Booster journalism

"WE WANTED TO reconnect with our community.

"So we decided to reach out and touch someone.

"That's what The Herald newspaper did with its foray into civic journalism, the Waterfront Renaissance Project."

So wrote (Everett) Herald "Communities Editor" Steve Powell last Sunday under the headline, "The Public Gets Its Voice Back." Powell was touting the paper's months-long campaign to stir public "input" and enthusiasm for the development of hundreds of acres of industrial Puget Sound waterfront and largely undeveloped Snohomish River delta. The paper pulled out the stops with four full-page Sunday spreads, an open house, town meeting, promotional video, radio ads, group tours, and online and on-paper surveys. So dedicated is the Herald to reinventing rather than reporting Everett, it sacrificed traditional journalistic detachment to become what executive editor Stan Strick calls a community "facilitator."

Read "advocate." The Herald's video looks like a real estate infomercial, only gushier. "Four magnificent parcels of property are on the verge of redevelopment," Kate Reardon, the series' reporter, enthuses. "This is your land, your future. It's the chance to leave a legacy for you, your children, and your children's children."

The Herald's heralds don't seem to have imagined another alternative: restore some natural habitat rather than fill more wetlands in this, Puget Sound's second-biggest estuary and a nursery for endangered chinook, bull trout, and other critters. Habitat and fishery enhancement weren't among the survey alternatives—including aquarium, museum, zoo, condos, hotels, parks, playfields, golf, retail, light industry, and, for one site, open space.

The Herald did include 300 pro-habitat signatures submitted by the Citizens for the Preservation of Snohomish River Valley in its Sunday tally. And another Herald reporter did a story on the group and its objections early last month. But Citizens president Donald Shank says that was only after they got rebuffed by the civic journalists and squawked. That may suggest what "The public gets its voice back" really means.

MITZMAN MOVES. Eighteen years ago Barry Mitzman, The (Seattle) Weekly's business writer and former editor, feared newsprint was doomed and jumped to news/public affairs chief at KCTS 9 public television. There he launched the half-hour roundtable Seattle Week, took it to an hour-long location show, and got cut back and cancelled when budget reality hit. Meanwhile he launched the popular Serious Money (like a Wall Street Week, but more watchable), which he hosted for the final time Friday.

Now Mitzman is moving again. He's joined the local office of the political consultants-turned-corporate communicators Shepardson Stern Kaminsky, whose clients include GM, Ralph Lauren, Time Warner Cable, and, of course, Microsoft.

This move, and the simultaneous resignation of KCTS programming chief Kay Ingram in the wake of other management departures, may reignite the perennial gnashing over channel 9's finances, programming, and seeming shirking of local programming for fitfully successful efforts at national production. But station manager Burnhill Clark says Serious Money will return after summer break.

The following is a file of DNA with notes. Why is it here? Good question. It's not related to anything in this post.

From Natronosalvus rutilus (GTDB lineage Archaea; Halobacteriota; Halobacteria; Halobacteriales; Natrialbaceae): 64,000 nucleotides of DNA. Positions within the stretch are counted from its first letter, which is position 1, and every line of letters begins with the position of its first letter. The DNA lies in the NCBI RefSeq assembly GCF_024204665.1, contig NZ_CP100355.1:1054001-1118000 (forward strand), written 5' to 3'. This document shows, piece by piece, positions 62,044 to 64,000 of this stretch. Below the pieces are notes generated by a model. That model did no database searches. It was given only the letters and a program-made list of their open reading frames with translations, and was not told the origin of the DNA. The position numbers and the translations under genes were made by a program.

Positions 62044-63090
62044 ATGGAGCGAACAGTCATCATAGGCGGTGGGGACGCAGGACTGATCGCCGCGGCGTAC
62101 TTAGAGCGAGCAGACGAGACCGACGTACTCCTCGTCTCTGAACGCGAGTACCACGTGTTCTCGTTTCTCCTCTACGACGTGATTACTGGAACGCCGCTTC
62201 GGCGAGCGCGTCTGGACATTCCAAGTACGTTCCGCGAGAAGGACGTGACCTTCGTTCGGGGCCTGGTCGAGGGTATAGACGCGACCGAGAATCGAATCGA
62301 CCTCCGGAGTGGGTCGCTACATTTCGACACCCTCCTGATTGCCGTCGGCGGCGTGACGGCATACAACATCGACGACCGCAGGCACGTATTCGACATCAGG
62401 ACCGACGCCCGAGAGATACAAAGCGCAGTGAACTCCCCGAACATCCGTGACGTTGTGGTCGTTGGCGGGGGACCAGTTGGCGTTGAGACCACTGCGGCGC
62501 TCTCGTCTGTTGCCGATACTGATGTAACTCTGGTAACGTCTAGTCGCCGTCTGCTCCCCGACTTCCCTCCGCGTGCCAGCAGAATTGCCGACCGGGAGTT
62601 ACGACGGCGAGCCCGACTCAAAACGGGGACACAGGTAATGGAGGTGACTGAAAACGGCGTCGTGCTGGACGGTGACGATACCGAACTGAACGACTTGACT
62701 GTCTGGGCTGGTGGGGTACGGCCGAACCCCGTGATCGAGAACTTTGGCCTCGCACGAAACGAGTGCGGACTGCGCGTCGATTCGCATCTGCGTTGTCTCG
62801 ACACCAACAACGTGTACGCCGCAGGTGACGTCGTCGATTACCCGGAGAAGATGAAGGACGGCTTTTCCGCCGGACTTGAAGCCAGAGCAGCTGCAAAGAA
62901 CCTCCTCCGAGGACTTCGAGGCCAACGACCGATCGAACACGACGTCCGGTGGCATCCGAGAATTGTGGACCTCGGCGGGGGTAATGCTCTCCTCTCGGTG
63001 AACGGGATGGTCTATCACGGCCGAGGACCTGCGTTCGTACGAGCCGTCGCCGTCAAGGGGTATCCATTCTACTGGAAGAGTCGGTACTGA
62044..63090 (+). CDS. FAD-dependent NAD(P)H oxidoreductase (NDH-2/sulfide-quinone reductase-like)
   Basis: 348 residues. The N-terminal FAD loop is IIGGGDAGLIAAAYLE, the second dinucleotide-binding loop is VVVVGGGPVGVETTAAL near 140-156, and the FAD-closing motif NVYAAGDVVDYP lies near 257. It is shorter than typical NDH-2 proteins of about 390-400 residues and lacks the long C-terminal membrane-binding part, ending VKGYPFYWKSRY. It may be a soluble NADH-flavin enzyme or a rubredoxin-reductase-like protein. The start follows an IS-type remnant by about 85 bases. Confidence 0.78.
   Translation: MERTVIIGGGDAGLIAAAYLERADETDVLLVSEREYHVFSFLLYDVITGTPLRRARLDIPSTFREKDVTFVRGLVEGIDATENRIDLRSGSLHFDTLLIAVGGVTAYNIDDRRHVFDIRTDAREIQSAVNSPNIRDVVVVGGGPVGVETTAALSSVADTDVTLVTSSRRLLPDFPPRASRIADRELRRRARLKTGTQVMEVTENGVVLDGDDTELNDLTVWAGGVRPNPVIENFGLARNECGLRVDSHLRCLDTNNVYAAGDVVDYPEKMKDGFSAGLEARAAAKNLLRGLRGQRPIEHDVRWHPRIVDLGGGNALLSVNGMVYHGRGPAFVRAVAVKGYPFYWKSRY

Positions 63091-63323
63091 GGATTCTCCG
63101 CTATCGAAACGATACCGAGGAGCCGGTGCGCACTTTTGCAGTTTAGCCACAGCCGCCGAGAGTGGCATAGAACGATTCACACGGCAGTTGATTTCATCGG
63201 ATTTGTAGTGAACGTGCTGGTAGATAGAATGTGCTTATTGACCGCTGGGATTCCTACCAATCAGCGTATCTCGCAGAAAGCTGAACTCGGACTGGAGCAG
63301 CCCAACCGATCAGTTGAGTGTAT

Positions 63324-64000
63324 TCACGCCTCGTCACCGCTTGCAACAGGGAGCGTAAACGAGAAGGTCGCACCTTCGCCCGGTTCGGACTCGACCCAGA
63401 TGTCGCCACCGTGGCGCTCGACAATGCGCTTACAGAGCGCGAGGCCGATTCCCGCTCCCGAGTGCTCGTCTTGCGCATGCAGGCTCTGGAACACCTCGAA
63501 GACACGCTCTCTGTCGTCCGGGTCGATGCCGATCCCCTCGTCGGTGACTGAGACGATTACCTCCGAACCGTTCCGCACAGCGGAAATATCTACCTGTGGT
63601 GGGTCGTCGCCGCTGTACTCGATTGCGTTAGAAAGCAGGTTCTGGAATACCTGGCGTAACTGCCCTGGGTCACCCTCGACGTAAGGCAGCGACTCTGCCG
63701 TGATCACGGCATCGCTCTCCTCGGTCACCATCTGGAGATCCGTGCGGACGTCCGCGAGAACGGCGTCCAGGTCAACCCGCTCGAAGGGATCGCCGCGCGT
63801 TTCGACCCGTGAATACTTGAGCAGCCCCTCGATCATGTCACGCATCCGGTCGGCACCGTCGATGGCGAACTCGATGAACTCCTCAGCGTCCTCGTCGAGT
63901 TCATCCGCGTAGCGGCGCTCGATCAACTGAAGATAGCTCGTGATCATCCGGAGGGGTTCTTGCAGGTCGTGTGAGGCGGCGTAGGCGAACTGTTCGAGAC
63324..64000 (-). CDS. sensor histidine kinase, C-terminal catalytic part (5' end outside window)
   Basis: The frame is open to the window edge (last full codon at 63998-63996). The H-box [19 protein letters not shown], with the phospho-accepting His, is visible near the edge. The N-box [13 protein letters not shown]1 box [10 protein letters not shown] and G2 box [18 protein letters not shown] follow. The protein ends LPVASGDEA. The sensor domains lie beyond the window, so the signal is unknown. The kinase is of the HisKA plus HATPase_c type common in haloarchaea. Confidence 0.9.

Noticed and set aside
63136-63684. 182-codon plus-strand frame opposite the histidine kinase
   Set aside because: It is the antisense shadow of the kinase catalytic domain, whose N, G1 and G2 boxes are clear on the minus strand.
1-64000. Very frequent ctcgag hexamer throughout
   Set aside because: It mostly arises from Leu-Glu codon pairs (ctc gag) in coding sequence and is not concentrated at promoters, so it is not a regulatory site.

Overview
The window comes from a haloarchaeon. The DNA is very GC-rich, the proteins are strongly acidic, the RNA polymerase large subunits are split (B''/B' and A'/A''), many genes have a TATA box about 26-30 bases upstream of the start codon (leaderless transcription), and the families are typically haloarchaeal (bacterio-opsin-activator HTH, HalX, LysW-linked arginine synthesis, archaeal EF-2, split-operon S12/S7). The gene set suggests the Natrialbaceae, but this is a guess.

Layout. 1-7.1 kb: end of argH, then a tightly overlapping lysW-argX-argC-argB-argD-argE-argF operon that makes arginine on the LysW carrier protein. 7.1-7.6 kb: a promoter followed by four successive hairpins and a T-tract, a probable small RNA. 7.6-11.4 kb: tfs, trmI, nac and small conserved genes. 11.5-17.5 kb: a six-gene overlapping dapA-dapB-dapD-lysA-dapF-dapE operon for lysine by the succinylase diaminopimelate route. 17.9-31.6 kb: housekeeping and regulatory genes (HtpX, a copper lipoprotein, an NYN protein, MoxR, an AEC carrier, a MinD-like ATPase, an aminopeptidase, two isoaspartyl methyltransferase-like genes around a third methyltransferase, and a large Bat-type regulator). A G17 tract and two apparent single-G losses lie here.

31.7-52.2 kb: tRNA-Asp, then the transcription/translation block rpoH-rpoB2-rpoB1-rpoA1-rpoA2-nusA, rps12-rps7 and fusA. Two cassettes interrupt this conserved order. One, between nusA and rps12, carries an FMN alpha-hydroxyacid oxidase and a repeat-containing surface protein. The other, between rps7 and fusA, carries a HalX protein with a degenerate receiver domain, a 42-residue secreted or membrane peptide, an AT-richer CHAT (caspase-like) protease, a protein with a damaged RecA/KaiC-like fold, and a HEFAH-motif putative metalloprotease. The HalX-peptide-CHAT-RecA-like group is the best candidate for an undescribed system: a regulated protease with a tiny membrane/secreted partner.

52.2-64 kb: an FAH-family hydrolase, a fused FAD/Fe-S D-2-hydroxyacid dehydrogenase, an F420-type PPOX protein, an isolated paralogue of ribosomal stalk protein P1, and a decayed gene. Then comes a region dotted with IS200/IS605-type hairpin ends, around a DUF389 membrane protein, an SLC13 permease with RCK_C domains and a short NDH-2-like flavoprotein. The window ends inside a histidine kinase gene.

REVEREND JEFFREY REVISITED. Oddest description since someone called Dubya thoughtful was Florangela Davila, in the June 24 Seattle Times, painting the Rev. Robert Jeffrey as a one-note crusader for racial justice with a "croaky voice." Rabble-rouser and tilter at windmills Jeffrey may be, as in his futile Starbucks boycott. But he's as stirring an orator as this town has, and his booming tones have revived many a listless leftie rally. He campaigns widely against globalization, corporate power, and Republicrat money-sucking; he supported Nader and berths the local Green Party. But it often throws people when African Americans take on more than just "black" issues. Look at all the hell Martin Luther King Jr. caught for opposing the Vietnam War.

SUCKS AND STINKS. Aspiring baseball writer Knute Berger sends this dispatch from the front lines of Mariners road play and journalistic ethics. On June 22 the San Francisco Chronicle quoted the Oakland A's pitcher on losing to the Mariners: "'It stunk,' Tam said. 'We should have swept them.'" Fair enough—but the Oakland Tribune quoted Tam saying, "'It sucks. We should have swept them." Berger asked both papers what Tam really said. The Chronicle writer, he reports, "said she altered the quote, from 'sucks' to 'stink,' per Chronicle practice. When I asked her if they did this for other words, she said yes, they change 'pissed off' to 'ticked off' and often clean up the grammar of Latin players."

It's a rare reporter who doesn't clean up the odd quote, if only to remove the "you knows" and what have come to be called Bushisms. But inserting a whole other word with another tone with no brackets or other signs to tip the reader, kind of . . . stinks. And like all journalistic malpractice, it casts suspicion on the whole trade. I asked editors at Seattle's dailies how they'd handle such a quote. "Our policy is to either use it if we're going to use it or write around it," says P-I metro editor Rita Hibbard. "If it's central to the story, we'll use it. We would not change a word." Don Shelton, who heads the Times' sports copy desk, tells a similar tale: "We don't use profanity gratuitously, but we don't unilaterally change a quote. We would either not use it or print what they said."

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